PARIS — Bringing yet more whimsy to fashion, Pharrell Williams has teamed with French leather goods firm Moynat to create a capsule range of handbags shaped like vintage steam locomotives — caboose included.
The Train Bag, in hand-tooled acrylic resin or hand-carved ebony, is to be unveiled at Colette on Oct. 13 and arrive a week later at Moynat boutiques in Paris and London. Ancillary products include silk scarves and leather pouches with train motifs in marquetry.
The collaboration represents new territory for Moynat, an almost-forgotten 19th-century trunk-maker revived three years ago by luxury titan Bernard Arnault and mainly focused on ladylike bags in luxury leathers and exotic skins.
According to Moynat, Sarah Andelman, Colette’s creative director and purchasing director, introduced Williams to the brand.
The “Happy” singer promptly toured its Paris atelier, ordered an extra-large Pauline bag emblazoned with hand-painted tools and struck a rapport with Moynat creative director Ramesh Nair.
Turns out trains were on the minds of both men: Williams, a fan of Forties musical “The Harvey Girls,” zeroed in on a 1905 trunk label depicting a futuristic train, while Nair had been rocking to “Hear My Train a Comin’” by Jimi Hendrix.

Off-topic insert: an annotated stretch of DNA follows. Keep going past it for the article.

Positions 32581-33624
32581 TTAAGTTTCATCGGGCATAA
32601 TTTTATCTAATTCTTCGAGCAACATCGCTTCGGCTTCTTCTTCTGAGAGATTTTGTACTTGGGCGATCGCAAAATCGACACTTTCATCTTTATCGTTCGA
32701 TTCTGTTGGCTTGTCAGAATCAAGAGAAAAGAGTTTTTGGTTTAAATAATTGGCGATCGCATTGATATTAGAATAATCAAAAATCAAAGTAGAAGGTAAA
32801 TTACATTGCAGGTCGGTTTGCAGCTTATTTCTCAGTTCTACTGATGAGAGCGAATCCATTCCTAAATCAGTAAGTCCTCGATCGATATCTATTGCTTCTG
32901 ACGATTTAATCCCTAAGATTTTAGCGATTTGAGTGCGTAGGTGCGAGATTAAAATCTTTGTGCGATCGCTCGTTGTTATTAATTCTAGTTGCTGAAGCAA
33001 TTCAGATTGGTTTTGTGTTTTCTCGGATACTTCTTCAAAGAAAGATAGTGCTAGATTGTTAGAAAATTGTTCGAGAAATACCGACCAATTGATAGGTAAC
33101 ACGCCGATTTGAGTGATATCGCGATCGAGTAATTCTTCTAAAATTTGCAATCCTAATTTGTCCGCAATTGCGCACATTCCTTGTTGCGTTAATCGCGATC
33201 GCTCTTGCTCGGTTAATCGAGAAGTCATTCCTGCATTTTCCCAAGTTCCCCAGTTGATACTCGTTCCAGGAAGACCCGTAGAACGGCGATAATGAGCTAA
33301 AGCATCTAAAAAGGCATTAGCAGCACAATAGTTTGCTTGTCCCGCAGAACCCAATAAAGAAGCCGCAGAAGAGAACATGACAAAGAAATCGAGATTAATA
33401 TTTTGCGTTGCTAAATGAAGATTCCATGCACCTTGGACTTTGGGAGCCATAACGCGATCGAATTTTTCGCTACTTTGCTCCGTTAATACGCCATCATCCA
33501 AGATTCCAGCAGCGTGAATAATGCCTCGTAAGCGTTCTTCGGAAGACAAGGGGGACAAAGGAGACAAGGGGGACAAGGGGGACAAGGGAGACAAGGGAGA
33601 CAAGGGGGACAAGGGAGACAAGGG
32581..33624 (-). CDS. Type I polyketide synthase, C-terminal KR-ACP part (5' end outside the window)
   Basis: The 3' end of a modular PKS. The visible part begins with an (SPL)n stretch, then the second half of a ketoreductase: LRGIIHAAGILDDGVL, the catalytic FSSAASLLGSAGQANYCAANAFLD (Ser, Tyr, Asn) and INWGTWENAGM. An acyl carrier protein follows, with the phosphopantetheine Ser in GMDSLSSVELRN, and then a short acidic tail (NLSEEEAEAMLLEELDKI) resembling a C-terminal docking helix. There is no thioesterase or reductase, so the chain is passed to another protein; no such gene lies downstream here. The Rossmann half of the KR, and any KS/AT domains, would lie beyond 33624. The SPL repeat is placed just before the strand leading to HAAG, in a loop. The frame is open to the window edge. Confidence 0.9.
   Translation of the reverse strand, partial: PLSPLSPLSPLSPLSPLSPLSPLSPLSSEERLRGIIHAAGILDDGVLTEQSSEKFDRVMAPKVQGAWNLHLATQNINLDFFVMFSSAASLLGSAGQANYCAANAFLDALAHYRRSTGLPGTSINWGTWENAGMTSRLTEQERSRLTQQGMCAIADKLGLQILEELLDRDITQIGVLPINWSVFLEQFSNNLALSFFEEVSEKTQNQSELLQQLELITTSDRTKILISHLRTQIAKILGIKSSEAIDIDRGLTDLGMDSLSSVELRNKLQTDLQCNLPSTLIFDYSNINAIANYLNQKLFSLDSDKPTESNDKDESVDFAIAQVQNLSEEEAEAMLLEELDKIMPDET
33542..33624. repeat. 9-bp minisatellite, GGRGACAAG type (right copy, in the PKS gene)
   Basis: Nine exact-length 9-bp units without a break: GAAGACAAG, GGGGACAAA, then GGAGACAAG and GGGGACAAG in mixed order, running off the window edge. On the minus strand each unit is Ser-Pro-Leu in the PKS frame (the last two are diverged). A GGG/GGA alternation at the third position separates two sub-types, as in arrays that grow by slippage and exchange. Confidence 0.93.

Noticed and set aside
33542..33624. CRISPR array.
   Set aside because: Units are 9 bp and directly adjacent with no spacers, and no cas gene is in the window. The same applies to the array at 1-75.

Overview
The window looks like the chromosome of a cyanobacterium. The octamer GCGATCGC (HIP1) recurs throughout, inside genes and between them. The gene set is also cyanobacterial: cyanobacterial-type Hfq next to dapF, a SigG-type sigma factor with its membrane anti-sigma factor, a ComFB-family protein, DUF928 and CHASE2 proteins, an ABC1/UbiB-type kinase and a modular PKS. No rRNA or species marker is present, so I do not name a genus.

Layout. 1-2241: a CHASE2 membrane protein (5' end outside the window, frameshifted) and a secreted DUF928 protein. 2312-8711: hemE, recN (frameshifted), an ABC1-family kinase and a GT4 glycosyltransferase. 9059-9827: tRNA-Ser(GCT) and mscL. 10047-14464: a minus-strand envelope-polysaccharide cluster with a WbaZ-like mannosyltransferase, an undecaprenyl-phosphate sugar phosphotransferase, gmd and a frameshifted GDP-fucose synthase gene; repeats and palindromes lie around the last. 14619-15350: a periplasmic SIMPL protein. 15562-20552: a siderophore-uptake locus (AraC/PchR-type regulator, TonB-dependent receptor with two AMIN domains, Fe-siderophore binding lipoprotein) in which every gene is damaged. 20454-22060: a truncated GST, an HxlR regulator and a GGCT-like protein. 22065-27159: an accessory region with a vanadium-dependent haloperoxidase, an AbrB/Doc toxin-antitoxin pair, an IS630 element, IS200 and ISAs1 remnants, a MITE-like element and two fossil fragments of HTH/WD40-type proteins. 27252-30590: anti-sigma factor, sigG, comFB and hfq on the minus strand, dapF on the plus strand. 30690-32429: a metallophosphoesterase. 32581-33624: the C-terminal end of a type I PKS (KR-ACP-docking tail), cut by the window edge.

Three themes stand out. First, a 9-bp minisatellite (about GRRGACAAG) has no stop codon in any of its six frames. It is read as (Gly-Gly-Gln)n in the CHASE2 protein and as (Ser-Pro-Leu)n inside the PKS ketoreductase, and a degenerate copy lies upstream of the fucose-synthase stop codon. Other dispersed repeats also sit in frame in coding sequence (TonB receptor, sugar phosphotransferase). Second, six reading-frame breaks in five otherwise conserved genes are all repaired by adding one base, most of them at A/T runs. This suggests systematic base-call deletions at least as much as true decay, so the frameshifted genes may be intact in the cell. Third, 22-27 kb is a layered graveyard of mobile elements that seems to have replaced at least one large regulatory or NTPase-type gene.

In the collaboration, Nair spied a way for Moynat to continue its legacy of using unusual materials — such as its use of gutta-percha sap to seal trunks, patented in 1854 — and to enter a new category of business: minaudières.
Slated to retail in a numbered limited-edition for around 10,000 euros, or $12,830 at current exchange, the resin bags boast a brass smokestack, side rods and steam-dome clasp.
Nair said Williams nearly welled up at the sight of the first prototype, and immediately donned it cross-body style with its chain strap.
“Every grown-up guy has a child inside,” Nair said, characterizing trains as a potent symbol of nostalgia — and luxury, as a recent Orient Express exhibition at the Arab World Institute in Paris attested.
Nair hinted at ongoing collaborations with Williams, eager to open up Moynat to experimentation and nudge it in a younger, more experimental direction. “Why stick to leather?” he asked.
“Fun, but refined” was how Moynat chief executive officer Guillaume Davin described the project, explaining that exceptional craft and creativity define luxury, and not only the raw materials.
Nair said he sourced a specialty atelier in Italy to carve each train, which takes three days, while the leather interior is inserted in Paris. An ebony version is to retail for about 3,200 euros, or $4,105.
Williams has collaborated with an array of fashion brands recently, including Moncler, G-Star, Adidas and Comme des Garçons.